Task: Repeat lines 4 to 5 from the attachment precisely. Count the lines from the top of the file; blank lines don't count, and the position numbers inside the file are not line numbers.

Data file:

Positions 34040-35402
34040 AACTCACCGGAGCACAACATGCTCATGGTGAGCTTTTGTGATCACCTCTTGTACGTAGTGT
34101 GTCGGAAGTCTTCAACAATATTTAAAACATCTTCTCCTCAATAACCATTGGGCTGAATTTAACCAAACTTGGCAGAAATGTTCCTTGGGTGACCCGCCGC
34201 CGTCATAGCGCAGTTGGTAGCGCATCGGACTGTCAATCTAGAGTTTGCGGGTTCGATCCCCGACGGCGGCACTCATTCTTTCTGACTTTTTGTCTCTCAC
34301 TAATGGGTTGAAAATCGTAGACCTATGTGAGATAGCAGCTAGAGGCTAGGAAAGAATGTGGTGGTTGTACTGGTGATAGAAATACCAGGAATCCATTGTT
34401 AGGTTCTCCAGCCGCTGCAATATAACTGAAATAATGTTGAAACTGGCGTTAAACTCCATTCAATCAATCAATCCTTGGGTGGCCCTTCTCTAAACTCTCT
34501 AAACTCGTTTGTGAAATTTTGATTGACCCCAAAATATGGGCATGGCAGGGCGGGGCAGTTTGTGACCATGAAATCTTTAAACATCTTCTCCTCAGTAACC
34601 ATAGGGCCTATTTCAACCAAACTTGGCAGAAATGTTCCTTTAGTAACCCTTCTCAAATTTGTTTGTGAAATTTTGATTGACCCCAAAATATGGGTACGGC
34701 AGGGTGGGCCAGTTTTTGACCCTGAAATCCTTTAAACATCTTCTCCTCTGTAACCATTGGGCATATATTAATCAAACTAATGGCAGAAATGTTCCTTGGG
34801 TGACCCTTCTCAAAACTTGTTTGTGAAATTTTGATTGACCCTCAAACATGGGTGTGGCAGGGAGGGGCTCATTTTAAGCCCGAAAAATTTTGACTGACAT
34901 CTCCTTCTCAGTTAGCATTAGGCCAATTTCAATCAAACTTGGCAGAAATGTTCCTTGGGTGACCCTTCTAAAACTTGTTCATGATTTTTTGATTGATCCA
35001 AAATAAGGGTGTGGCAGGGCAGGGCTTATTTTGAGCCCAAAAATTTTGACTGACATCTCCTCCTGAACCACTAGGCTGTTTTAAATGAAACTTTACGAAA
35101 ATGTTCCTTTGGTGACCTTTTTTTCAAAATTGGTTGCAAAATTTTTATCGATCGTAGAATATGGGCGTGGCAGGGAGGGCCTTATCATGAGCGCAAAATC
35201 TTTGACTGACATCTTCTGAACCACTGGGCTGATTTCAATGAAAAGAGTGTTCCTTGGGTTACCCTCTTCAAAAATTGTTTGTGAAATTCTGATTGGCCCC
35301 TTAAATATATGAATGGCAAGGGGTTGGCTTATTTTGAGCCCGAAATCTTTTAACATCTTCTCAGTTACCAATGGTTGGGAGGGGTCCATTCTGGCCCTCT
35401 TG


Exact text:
34201 CGTCATAGCGCAGTTGGTAGCGCATCGGACTGTCAATCTAGAGTTTGCGGGTTCGATCCCCGACGGCGGCACTCATTCTTTCTGACTTTTTGTCTCTCAC
34301 TAATGGGTTGAAAATCGTAGACCTATGTGAGATAGCAGCTAGAGGCTAGGAAAGAATGTGGTGGTTGTACTGGTGATAGAAATACCAGGAATCCATTGTT